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Kosch, Stephan


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2 articles of this author have been cited in the European Press Review so far.


Die Tageszeitung taz - Germany | 21/12/2006

European Commission presses airlines to go green

"Air travel to and from Europe will become more expensive – and with good reason," says Stephan Kosch. He welcomes the EU's announcement to incorporate the aviation industry into the emissions trading system starting in 2011. "The European Commission anticipates that ticket prices will increase in the first stage by 1.80 euro to 9 euros." However he also points to shortcomings in the plans presented by the EU environment commissioner, Stavros Dimas. "Emissions trading currently only takes carbon dioxide into consideration. However carbon dioxide emissions constitute less than 25 per cent of the greenhouse gases produced by the aviation industry. Harmful particles and nitrogen oxides fall by the wayside. The European Commission would also like to include a regulation on nitrogen oxides by the end of the coming year. Yet the exact wording is still unclear, leaving sufficient room for lobbyists of aviation companies, such as Lufthansa, to exert their influence."

Die Tageszeitung taz - Germany | 31/10/2006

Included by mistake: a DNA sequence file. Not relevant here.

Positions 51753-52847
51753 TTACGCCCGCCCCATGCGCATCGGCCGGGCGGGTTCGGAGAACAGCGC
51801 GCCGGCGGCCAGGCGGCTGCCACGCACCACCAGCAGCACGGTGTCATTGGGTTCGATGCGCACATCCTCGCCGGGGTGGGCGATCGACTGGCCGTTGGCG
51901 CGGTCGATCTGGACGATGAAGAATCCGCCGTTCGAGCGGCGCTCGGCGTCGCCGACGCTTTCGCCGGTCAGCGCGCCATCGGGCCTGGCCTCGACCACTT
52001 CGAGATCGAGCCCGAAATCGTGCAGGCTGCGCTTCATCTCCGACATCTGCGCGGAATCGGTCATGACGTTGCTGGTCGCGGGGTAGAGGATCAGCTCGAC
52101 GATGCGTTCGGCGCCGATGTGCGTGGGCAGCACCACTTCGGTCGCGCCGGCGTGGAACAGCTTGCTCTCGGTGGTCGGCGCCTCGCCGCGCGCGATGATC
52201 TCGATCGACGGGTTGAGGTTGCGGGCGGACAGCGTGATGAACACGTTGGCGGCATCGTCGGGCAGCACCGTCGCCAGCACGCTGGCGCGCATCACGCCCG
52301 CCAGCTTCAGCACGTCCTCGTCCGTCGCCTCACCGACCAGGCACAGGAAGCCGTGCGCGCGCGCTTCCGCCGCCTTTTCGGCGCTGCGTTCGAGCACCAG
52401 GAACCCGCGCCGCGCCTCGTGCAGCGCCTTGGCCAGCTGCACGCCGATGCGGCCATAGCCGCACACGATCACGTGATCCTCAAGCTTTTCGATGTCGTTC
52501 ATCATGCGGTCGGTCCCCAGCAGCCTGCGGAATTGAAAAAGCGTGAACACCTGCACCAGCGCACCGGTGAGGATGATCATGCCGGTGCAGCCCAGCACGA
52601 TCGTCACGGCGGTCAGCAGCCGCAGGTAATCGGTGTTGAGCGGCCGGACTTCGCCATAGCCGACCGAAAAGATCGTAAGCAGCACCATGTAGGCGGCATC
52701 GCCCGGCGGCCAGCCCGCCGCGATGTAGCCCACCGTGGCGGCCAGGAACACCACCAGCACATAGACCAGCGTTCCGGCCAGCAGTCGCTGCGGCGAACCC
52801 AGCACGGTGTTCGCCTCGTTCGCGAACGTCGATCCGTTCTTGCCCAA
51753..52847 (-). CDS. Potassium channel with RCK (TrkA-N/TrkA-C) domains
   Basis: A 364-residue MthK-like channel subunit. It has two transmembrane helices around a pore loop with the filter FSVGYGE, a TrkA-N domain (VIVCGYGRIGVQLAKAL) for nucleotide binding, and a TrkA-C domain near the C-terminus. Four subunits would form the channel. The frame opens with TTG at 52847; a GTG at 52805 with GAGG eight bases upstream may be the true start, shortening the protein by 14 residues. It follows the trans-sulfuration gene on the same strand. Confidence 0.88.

The cost of global warming

"Capitalism is discovering climate change", writes Stephan Kosch, adding that it's better late than never. "The truth of the matter is that climate change represents a threat to the global economy. It shouldn't really have taken the government review published in Britain yesterday to make us realise this. The disruption of oil production following the hurricanes in the Gulf of Mexico, which pushed up oil prices to record levels, was a taste of things to come for companies all over the world. ... And because the economy only understands the language of profit and loss, companies only start to take things seriously once their profit margins are in jeopardy – or when new markets emerge. British companies have realised this and can see the economic potential of climate change. The need to reduce greenhouse gas emissions encourages innovation."

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